… will always find its way.
Isn’t that a wonderful quote by Trisha Yearwood?
What stories can you tell, that make this quote so true?
Following my post on making 2020 and the new decade a kinder, happier, and more mindful year and decade, I love to share a story with you today in that spirit and in that of the introductory quote.
One of my students, who I refer to as Malak to keep her incognito, came up to me once last year with an excited smile in her face and urgently wanted to tell me something.
Malak is Arabic and means angel. Let me introduce you to Malak a little bit. She came to Switzerland with her family and we met at the beginning of 2019, when she joined my class. I teach German to refugees.
Malak has a hard time ever since she had to leave her homeland. Not only does she dearly miss her mum, the rest of her family, her home, and her life there, but she also can’t stand seeing her home-country Syria in this horrific war, that does not seem to end. Furthermore, Malak and her family struggle to find an apartment to at last have privacy, quietness, and their own freedom back. A given for many of us, imagine living without it for years on end…. Fingers crossed the apartment will find its way this year.
What is meant to be will always find its way.
Shortly after we worked together in the classroom, Malak told me that heartfelt luck had finally come back into her life when she got me as her teacher. Awwwwww, so sweet. Malak reminded me of a wonderful life lesson: Just being who I am is enough to make a difference for someone.
Luckily, happiness also found its way to Malak later in the year. Here is her story.
Once upon a time, Malak found a handbag, full of everything we depend on these days, in a train. Mobile, keys, wallet, you name it. Immediately after leaving the train, she brought it to the lost & found bureau and left her contact details not expecting anything.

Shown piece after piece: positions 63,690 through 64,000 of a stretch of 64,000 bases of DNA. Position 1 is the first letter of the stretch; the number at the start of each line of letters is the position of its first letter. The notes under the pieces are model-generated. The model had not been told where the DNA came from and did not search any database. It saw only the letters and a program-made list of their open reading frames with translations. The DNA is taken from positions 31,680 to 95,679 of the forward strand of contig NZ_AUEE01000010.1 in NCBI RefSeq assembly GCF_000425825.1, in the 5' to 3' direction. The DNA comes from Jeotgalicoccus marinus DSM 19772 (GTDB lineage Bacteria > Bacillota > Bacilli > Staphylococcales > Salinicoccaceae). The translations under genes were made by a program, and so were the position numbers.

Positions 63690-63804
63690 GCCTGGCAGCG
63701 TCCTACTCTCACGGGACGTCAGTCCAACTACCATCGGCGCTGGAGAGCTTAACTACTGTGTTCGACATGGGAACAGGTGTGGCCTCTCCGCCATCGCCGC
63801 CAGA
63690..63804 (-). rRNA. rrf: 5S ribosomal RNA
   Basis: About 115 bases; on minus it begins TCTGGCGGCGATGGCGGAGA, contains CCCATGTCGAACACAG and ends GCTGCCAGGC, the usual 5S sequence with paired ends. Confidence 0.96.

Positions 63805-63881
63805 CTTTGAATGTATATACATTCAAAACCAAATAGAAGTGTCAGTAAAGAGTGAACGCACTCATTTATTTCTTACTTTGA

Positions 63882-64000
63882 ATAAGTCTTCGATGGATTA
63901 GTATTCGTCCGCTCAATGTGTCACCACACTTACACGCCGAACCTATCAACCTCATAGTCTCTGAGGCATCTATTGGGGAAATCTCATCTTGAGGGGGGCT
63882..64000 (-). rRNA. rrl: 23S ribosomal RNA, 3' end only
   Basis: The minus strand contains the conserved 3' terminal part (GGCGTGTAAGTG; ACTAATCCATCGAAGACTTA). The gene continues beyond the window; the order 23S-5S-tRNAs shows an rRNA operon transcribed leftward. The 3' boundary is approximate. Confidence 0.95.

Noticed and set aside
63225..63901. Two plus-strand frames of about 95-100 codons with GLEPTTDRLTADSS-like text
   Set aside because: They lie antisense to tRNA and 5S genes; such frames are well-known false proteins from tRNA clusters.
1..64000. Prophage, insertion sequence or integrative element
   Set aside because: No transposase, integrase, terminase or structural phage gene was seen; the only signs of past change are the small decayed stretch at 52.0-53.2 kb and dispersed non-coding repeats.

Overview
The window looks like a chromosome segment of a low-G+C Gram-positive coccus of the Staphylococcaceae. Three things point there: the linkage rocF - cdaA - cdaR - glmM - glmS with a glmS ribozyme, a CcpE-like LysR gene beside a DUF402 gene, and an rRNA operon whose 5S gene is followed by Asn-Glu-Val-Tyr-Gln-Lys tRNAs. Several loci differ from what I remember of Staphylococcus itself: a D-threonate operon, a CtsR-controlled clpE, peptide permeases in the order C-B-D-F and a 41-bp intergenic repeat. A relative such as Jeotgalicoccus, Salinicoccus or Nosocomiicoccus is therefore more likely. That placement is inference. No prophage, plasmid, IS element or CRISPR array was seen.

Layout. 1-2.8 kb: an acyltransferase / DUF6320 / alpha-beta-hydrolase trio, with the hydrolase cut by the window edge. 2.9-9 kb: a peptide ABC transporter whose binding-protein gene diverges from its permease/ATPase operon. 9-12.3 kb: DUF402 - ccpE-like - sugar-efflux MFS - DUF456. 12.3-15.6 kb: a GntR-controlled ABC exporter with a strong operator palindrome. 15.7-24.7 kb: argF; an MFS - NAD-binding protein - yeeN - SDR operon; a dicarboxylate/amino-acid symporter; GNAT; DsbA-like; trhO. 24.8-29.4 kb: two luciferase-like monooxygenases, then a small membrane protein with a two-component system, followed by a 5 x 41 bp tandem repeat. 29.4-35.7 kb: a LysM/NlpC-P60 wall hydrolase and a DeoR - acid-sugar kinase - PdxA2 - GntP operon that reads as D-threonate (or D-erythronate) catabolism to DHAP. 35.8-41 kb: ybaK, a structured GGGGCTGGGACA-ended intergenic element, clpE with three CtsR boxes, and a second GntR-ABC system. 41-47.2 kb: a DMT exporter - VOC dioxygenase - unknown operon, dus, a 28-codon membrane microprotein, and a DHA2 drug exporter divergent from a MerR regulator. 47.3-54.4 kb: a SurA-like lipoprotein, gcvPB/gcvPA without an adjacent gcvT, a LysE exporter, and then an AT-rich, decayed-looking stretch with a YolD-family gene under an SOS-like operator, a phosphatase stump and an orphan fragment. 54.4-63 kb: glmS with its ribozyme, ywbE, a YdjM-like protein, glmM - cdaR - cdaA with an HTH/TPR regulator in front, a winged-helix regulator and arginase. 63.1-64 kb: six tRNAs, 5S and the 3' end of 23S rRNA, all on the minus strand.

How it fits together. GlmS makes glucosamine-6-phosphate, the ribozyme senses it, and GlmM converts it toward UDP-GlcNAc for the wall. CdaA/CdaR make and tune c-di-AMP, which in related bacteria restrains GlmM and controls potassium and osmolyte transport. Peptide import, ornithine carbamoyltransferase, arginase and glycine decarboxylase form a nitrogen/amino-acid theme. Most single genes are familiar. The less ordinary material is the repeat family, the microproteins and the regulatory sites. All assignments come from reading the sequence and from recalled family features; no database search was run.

It did not take long, however, before a lady got in contact with her. Sure enough it was the lady who forgot her handbag in the train. Malak kind of saved her life and the lady was immensely grateful and wanted to thank Malak personally. She invited Malak for lunch.
Malak was nervous when telling me that. We talked about the ways we show our gratitude in such a case here in Switzerland and I encouraged her to be really joyous and to look forward to that meeting. She so deserved to be cheered. I asked whether she would be comfortable to receive an envelope with money as I was sure the lady would give her some. Malak nodded hesitantly and said okay she would accept it. She was more concerned about her German, though. No worries, I calmed her, you will be alright.
When the day came, she asked me spontaneously to accompany her so that I could help with the communication. Malak was very nervous and also a bit afraid. It was not possible for me to go and she quickly made a good colleague of hers from class hook up with her. He agreed and together they went.
The next day I saw a big big smile coming into the room. The lady was – of course – lovely. She is a Swiss and spoke German with them all the time, inviting Malak and her colleague for lunch, bringing her flowers and an envelope :0). The conversation went well and a language teacher was at no stage needed. Of course not!
The money Malak received is now her talisman. She keeps it in a special place. Asking her several months later about it, she tells me that she uses it, when absolutely needed, but places a new bill back.
The icing on the cake of this story is that the lady is an archaeologist and personally knows Syria from travels and works long before the war broke out. I think this is the quote in this post’s caption really playing out, don’t you agree?
Malak now has a warm-hearted Swiss lady as her friend, who also knows Syria. So much love and connection there and an amazingly beautiful bridge for Malak between her homeland and her new home. I have goosebumps when thinking about this “coincidence”.
Despite the lady living quite far away from Malak, she makes time and space to meet Malak regularly. Late last year, the lady also fulfilled Malak’s wish to come and say hello to me. Malak desperately wanted us to meet :-).
I am just so happy for Malak. It is not easy to make friends in a new place, let alone with locals when you are only just learning the language and live in a so called refugee camp.
Here is the last update I got: Malak and her whole family were invited by the lady and her husband to enjoy a three-hour boat trip with lunch on a lake over the festive season. They were over the moon and had so much fun together as I could clearly pick from Malak’s excitement and see in the many photos she took.
Simply beautiful and truly heart-warming. May they enjoy themselves on many more occasions and celebrate their friendship forever.
May peace find its way to Syria and beyond.
May the right people always find their way to each other.